Christian Converts Volunteer to Teach at a Faith-Based School in Uganda

By Nathan Johnson

01/02/2019 Washington D.C. (International Christian Concern) – Were Ahmed and Mukenye Geoffrey are both former Muslims, now living in a shelter in Budaka District, Eastern Uganda, run by a local pastor. They have volunteered to teach student converts who have been rejected by their parents or whose parents have been killed or displaced due to Christian persecution.

Were Ahmed, 24, was assaulted and chased away by his parents when he gave his life to Christ in 2015. He hid his conversion for several months before his parents began to suspect that he had changed.

While speaking with International Christian Concern (ICC), Were admitted, “I used to listen to Christian radio programs for the strengthening of my new faith. Finally, my father traced me to a local church where we had gathered at night for prayers. I had sneaked to go and fellowship with other Christian brothers in the neighborhood.

He added, “I had never seen him this irritated. I was afraid. I knew all was not well. The whole family turned against me, even my mother who I thought would be reasonable enough to inquire why I had changed my religion. My brothers and sisters refused to associate with me.”

Were said, “One day, my father quarreled me for deviating from the religious path he has taught us. This ended up into an altercation and everyone joined to beat me. He told me to leave the compound and never call him [my] father again.

The pastor from Budaka District heard of Were’s plight and went to pick him up. “He was injured and sick. Were has been with us for three years and he is a bold witness of Christ and a teacher to young converts like himself.

On the other spectrum of treatment in Uganda, Mukenye’s story begins with his parents’ conversion. Four years ago, Mukenye Geoffrey lost both of his parents to food poisoning after they became Christians.

“The whole family turned against me, even my mother who I thought would be reasonable enough to inquire why I had changed my religion.”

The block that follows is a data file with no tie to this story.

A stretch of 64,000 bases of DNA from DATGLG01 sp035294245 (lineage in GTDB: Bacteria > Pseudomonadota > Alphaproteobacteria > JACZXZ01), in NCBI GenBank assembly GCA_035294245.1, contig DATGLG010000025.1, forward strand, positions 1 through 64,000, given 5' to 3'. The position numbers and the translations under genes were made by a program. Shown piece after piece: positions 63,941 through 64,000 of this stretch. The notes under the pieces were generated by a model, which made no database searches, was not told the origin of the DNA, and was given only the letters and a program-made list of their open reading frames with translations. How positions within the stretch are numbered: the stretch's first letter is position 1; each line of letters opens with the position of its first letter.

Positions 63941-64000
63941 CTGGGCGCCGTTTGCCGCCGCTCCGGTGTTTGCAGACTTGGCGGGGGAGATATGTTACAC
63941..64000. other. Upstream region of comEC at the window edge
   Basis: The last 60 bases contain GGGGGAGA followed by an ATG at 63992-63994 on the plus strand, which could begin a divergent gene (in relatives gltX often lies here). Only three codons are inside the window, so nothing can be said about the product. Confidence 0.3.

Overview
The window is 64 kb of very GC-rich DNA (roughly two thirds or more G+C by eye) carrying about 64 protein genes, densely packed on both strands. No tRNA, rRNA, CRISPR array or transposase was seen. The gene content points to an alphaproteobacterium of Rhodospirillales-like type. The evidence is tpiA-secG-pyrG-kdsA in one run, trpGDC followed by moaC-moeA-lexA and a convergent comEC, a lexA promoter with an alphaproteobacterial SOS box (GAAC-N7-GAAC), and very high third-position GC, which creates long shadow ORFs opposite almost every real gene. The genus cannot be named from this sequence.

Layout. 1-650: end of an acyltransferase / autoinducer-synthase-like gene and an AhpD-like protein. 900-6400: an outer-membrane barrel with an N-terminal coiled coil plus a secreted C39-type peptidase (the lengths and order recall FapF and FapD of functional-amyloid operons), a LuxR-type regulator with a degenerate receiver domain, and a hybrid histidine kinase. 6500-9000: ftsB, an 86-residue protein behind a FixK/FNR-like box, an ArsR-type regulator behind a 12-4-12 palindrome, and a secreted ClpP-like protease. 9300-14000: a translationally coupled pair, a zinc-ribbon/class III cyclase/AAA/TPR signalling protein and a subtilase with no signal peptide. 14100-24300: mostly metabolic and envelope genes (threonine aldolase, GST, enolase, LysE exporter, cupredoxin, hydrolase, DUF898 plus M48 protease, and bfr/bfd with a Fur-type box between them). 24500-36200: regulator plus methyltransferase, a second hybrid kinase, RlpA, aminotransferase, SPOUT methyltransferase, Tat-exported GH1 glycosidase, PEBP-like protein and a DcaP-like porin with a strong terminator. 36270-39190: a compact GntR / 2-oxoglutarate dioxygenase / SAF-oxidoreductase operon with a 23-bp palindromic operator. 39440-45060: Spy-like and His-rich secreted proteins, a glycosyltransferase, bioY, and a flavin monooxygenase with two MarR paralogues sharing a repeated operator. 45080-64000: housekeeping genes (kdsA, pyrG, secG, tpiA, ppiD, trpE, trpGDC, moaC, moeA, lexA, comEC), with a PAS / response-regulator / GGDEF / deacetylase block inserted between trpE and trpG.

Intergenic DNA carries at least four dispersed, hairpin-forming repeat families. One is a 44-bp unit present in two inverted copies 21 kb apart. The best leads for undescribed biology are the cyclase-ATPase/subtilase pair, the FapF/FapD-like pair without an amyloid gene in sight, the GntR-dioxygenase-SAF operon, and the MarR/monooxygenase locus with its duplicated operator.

On [the] 26th [of] June 2014, an evangelist visited our home and shared the Gospel with us. Without interrupting, we listened keenly as he preached. That was unusual. We never used to listen to pastors before, unless debating,” remembered Mukenye. “I was convicted of my sins and asked my father if he would allow me to put my trust in Jesus Christ. Surprisingly, he did not object. I was baffled.  The evangelist led me into prayer, prayed for our family and left.

Mukenye added, “My relatives and friends would not understand why I chose to become a Christian and my parents were okay with it. In January 2015, my parents got born again. They told me that they have been thinking about Christ since the time the evangelist visited us and now they were ready to make it public that they are no longer Muslims, but Christians.

This upset the Muslim community and Mukenye’s family began receiving threats. Relatives became hostile too. Mukenye explained, “Things started becoming dangerous in 2016 when my parents attended a social event within the location. They did not foresee danger, although they were cautious of the people they associated with. Unfortunately, they were poisoned and my father died before reaching the hospital. The doctor confirmed that it was food poisoning. My mother was admitted for a week and discharged.

Family members and the local sheikh would not give up yet,” shared Mukenye. “In November 2016, my mother was poisoned again and this time she died. Losing both parents triggered profound grief to me. I was left alone, scared, and disoriented. My pastor took me to Kabuna, where I was given protection at the children’s home.”

The center, a faith-based elementary school in Budaka District, enrolls more than 100 pupils from persecuted families.  These two individuals have very different family backgrounds and stories, but they both have put their faith in Christ and wish to see him glorified. Please pray for them as they work diligently to spread the Gospel in Uganda.

For interviews, please contact Olivia Miller, Communications Coordinator: press@persecution.org

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